Large Number of Salmon Return to Columbia River

Fish hatcheries have been used to help rebuild fish populations, with mixed results, and millions of dollars have been spent on dam passage improvements. Thirteen species of salmon and steelhead are now listed as endangered or threatened in the Columbia River basin.

PORTLAND, Ore. (AP) — Hundreds of thousands of salmon are making their way from the ocean up the Columbia River this month, a windfall for salmon eaters, and for tribal and recreational fishermen in the Pacific Northwest.

It's one of the largest runs since dam construction blocked fishes' river passage. The run is forecast at 1.5 million adult and young adult salmon by year's end, although fish managers say the final number may turn out to be lower.

"It's a huge run of fish. It's been a really good fishing season," said Rex Zack, a tribal fisherman from the Yakama Nation who has fished the Columbia for 25 years and was hauling in fish near the Bonneville Dam on Friday.

Zack, who runs three boats with the help of his wife, nieces and nephews, said he's averaging two to three totes of salmon per boat a day — which translates to several thousand pounds of fish. His family keeps some of the salmon to feed themselves and sells the rest.

"It's really good to see fish coming back," Zack said.

Millions of salmon once returned to the Columbia. For millennia, the fish were central to Native American culture, sustenance and trade, but the runs were decimated by overfishing, logging, mining, agriculture and hydroelectric dams, which cut off passage to upriver spawning areas in native streams.

Fish hatcheries have been used to help rebuild dwindling fish populations, with mixed results, and millions of dollars have been spent on habitat and on dam passage improvements such as fish ladders. Thirteen species of salmon and steelhead are now listed as endangered or threatened under the Endangered Species Act in the Columbia River basin.

Some of the fish populations — notably the fall chinook salmon — have increased in recent years. Last year's record run consisted of nearly 1.2 million adult and young adult chinook.

By comparison, in 1938, a little over 200,000 fall chinook came back to the river. Historically, the runs have seen spikes in numbers every 10 to 15 years.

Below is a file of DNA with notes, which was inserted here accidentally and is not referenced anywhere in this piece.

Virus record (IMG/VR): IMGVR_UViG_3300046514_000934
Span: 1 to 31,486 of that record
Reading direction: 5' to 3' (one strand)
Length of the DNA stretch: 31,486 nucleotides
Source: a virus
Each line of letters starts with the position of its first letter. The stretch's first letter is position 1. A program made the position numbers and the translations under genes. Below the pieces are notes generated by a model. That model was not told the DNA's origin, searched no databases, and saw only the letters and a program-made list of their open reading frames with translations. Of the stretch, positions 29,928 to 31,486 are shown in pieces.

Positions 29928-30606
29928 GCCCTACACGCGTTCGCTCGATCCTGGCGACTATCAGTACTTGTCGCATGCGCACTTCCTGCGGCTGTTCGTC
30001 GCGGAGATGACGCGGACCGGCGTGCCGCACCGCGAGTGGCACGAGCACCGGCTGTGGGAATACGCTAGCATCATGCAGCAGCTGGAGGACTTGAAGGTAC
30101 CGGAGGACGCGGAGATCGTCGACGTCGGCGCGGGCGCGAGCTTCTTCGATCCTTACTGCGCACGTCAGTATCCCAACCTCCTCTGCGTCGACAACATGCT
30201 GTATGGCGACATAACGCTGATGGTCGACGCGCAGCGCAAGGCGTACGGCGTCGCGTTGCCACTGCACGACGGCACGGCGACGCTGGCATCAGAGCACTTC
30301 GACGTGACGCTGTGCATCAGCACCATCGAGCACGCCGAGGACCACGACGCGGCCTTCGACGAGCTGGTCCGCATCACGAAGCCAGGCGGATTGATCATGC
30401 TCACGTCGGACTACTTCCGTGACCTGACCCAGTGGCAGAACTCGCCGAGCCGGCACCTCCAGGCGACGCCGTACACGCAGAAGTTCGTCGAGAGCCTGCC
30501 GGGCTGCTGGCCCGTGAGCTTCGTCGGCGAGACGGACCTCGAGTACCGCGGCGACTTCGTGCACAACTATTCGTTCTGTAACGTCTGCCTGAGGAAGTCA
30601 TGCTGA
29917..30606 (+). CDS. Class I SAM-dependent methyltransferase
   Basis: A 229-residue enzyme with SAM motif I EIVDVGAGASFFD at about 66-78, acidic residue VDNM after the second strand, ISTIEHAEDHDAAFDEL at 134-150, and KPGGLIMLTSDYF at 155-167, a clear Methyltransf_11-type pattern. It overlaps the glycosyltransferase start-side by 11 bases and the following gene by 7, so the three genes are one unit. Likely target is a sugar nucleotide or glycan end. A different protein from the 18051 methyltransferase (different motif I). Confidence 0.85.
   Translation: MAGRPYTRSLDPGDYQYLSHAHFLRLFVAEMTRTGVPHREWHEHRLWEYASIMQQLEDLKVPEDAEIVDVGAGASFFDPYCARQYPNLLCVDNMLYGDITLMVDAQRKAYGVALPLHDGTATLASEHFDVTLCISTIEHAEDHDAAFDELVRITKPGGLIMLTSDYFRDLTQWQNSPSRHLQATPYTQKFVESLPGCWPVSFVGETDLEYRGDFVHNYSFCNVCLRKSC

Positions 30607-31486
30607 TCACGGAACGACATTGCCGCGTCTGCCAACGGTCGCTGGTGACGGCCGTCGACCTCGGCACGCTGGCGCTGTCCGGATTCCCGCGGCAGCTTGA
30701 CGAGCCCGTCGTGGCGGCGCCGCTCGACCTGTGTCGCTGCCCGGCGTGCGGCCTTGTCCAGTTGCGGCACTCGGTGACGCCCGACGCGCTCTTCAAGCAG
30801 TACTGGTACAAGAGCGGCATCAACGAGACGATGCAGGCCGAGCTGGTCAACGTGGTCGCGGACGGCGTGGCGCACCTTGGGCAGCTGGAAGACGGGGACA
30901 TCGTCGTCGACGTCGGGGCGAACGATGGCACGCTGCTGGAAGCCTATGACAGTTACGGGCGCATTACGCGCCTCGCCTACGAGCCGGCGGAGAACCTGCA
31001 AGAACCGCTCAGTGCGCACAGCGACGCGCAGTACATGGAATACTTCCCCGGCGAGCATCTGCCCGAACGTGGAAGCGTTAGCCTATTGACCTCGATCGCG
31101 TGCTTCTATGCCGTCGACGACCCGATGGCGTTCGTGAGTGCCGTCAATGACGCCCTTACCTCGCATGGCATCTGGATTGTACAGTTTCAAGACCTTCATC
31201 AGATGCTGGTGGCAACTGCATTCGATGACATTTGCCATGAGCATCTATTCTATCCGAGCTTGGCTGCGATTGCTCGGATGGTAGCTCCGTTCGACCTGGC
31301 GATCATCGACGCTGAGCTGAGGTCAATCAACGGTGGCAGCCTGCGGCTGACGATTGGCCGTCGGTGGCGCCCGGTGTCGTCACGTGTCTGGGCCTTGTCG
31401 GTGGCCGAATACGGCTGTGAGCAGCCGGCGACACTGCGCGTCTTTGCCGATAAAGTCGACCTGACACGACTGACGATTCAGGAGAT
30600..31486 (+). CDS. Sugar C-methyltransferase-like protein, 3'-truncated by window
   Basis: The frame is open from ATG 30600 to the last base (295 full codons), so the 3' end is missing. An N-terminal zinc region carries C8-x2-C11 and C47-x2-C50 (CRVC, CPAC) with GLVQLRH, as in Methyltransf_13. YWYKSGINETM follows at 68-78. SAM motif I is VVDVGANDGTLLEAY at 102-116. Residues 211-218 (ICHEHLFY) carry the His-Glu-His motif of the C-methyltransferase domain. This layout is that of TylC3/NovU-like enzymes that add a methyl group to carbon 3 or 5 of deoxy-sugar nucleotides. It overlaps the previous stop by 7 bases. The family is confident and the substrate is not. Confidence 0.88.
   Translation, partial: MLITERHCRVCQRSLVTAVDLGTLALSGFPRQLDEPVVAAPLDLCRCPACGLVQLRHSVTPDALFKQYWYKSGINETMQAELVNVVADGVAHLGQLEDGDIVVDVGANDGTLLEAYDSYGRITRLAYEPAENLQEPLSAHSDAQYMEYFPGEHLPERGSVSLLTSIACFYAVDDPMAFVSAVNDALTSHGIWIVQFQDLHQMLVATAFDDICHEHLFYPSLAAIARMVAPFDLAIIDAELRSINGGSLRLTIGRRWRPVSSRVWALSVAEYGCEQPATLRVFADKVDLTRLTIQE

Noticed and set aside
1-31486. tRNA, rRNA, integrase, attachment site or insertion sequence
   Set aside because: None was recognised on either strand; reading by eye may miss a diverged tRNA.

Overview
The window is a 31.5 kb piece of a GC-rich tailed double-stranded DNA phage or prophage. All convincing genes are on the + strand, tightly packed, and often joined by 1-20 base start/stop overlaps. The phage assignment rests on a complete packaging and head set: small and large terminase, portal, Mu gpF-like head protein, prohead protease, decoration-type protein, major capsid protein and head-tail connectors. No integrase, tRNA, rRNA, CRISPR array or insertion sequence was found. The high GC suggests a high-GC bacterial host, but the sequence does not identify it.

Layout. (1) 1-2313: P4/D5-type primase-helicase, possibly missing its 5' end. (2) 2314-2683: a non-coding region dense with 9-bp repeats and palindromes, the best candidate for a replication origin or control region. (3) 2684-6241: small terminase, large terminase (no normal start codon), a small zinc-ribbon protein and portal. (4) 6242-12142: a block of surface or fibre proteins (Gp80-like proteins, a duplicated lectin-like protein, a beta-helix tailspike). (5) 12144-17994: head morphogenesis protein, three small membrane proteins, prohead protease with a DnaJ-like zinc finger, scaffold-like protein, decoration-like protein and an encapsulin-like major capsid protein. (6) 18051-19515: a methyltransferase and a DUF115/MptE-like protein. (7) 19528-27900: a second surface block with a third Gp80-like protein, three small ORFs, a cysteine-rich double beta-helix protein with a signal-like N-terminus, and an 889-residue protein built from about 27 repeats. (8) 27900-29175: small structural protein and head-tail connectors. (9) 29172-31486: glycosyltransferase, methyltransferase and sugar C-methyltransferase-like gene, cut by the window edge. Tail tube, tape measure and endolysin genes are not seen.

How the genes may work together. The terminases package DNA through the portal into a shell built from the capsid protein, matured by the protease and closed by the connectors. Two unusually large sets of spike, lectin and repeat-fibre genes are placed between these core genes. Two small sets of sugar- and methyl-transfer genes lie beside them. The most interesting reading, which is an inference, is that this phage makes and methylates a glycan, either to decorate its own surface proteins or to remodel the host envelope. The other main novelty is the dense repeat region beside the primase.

So far this year, more than 460,000 adult chinook have passed over the Bonneville Dam's four fish ladders, and the run is a little more than halfway done. About 49,000 jack chinook — the young adult fish — also have made it back over the dam. Bonneville is the first dam salmon cross in their migration upriver.

Monday's 67,521 chinook were the largest single-day return since the dam was built in 1938. The daily count of chinook dropped by Friday, leading fish mangers to predict the run may not be as large as originally forecast. On Thursday, the last available daily count, 26,034 fish passed over the dam.

Despite the sizeable numbers, some fishermen say the fish aren't biting because of hot, windy weather.

"Fishing has been spotty considering the number of fish in the river," said Josh Frederick, a fishing guide out of Hood River. "If it cools down, it might pick up."

Fish managers attribute the large run to excellent ocean conditions, improved habitat for juveniles heading out into the ocean, and better fish passage over the dam.

"It's an indication that a lot of work we're doing has been benefiting the fish," said Jason Sweet, fisheries biologist with the Bonneville Power Administration. "It's thanks to the partnership between federal, tribal, state and nonprofit organizations in the region."

Sweet concedes that a lot of the returning fish are hatchery-bred, a criticism by some environmentalists who say wild runs are nowhere near being recovered.

That could pose a challenge for long-term success of the runs, because hatchery fish lack the life history diversity and genetic diversity that wild fish have — and hence lack the resiliency to changing environmental conditions, said Bill Bakke, director of the Portland-based Native Fish Society. That results in "boom and bust" runs, with periodic large returns every 10 years, he said.

"If there's good habitat and good ocean conditions, they're successful," Bakke said. "Otherwise, they languish."

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